Q. Have you heard from any person who was there anything in relation to anybody's going out to the barn with a light?
A. Yes sir. I have heard of it. I have heard from other folks.
Q. Who did you hear anything in regard to it from?
A. I heard from other folks. I could not tell whether it is true or not. There was one out of the party went in for to milk my cows.
Q. Who did you hear say that?
A. Mrs. White.
Q. Where does Mrs. White live?
A. Across the way from us.
Q. There is two two-story houses there right together?
A. Yes sir.
Q. She lives in the east one?
A. Yes sir. She said--the first she told me she mentioned a man was in my barn milking my cows. I could not tell for I didn't see it. The next morning I went over there she told me it was too bad for Leary to have all what he was worth lost. We did not know who done it. Said she and one of the neighbors there was someone from the party went and milked the cows.
Q. Did they state who the person was?
A. No sir. They did not.
Q. What did they want to milk for?
A. Some said it was for oysters. I could not tell anything only what I heard from the outside.
Q. Had these persons in your house been in the habit of getting milk there before if they wanted it.
A. No sir. I never saw them in my barn to milk my cows.
Q. Did you have any talk with Mrs. Laughlin about it?
A. I did.
Q. What did she say about it?
A. She said she never was in the stable.
Q. Did she deny that anybody went from her house?
A. She did sir. She said she had no supper that night. She said her man had supper to a relation and to her brother.
Q. Had no coffee or oysters.
A. Had no coffee or oysters.
Q. Was there any other party in the neighborhood that you know of?
A. No sir. Well there as always music in saloons there Saturday night. I do not know of any other.
Q. This was Sunday night.
A. This was Sunday night.
Q. Is Mrs. Laughlin living in the house now?
A. No sir. She moved out of it.
Q. Do you know whether the tenants of the houses about there were in the habit of getting shavings from the planing mills to burn?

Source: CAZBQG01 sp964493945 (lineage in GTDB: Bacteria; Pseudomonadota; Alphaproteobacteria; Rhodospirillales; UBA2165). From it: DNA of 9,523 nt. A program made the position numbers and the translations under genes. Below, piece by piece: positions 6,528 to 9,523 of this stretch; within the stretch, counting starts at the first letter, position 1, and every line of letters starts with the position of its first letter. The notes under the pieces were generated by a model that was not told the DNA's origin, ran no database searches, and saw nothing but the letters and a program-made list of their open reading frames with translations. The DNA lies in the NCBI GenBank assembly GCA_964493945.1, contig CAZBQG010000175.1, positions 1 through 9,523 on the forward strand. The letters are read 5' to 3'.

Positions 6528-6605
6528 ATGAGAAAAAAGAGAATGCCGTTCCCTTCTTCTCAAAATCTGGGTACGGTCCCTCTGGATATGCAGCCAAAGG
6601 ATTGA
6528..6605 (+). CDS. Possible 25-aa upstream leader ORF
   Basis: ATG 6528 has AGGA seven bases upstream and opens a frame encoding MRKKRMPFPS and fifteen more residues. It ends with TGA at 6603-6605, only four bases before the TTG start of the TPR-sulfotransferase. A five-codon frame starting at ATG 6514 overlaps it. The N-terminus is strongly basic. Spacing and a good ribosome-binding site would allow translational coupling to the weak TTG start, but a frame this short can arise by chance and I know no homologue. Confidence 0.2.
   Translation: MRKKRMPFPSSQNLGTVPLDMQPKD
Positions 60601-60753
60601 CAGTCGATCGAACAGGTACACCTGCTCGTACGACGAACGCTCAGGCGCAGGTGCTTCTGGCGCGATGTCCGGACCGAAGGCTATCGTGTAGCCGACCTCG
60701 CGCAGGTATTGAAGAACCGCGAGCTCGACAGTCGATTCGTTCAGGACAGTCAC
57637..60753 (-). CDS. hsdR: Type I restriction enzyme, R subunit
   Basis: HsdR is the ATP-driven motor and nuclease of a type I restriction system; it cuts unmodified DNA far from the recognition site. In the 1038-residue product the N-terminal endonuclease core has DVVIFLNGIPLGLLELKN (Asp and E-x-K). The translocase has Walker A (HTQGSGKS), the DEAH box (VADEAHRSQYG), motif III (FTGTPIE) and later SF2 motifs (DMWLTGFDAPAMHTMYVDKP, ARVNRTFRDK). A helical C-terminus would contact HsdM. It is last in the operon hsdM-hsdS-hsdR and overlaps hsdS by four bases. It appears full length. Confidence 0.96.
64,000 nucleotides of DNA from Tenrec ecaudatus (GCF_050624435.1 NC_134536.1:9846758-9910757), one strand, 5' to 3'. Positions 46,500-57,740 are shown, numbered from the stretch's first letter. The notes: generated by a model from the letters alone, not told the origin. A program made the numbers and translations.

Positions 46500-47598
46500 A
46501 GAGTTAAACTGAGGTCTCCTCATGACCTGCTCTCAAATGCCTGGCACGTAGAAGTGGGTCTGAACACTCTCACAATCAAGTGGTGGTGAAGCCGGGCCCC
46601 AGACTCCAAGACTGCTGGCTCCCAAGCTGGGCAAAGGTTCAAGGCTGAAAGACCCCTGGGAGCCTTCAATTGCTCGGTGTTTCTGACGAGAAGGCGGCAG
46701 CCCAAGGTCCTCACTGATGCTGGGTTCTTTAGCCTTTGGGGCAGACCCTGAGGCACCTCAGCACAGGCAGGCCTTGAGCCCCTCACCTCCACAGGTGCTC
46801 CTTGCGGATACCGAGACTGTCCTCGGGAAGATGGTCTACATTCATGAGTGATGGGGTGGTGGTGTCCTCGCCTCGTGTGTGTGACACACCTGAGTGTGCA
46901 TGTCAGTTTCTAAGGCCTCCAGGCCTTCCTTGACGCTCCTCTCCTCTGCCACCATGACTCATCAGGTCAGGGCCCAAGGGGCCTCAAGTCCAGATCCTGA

A. There was shavings in every house there.
Q. Put them in the house?
A. Yes sir.
Q. Almost every house?
A. Yes sir.
Q. They got them because they were cheaper fuel than they could get anywhere else?
A. Yes there were shavings in every house. That I can say.
Q. In some houses larger quantities of them?
A. Yes sir.
Q. Did you have any packed in your barn?
A. Yes sir. I had some packed in my barn.
Q. How many do you think?
A. When I used to clean out the barn I used to throw in a little shavings.
Q. Did you use them for bedding?
A. Yes sir. Not so much for bedding. I used to clean out the places and take a dish full and throw it in along with the cows.
Q. After you discovered the fire can you state whether there was any engine on the ground, or how soon after did you discover one?
A. The first engine I seen playing it was on Turner's block.
Q. Can you give us an idea about how great a length of time passed from your first hearing of the fire until you saw the engine?
A. I could not, sir. The engine might be there unknown to me--I got so excited. All I had was there in that barn. I did not know the fire was down until the next day.
Q. Had you any insurance upon your barn and stock?
A. Never had five cents insurance--I had those cows one of them was not in the barn that night. It was out in the alley. That one went away. I could not get that one. My husband spent two weeks looking for it and could not find it anywhere in the world. I could not get five cents. I had six cows there. A good horse there. I had a wagon and harness and everything I was worth. I couldn't save that much out of it (snapping her finger) and upon my word I worked so hard for them.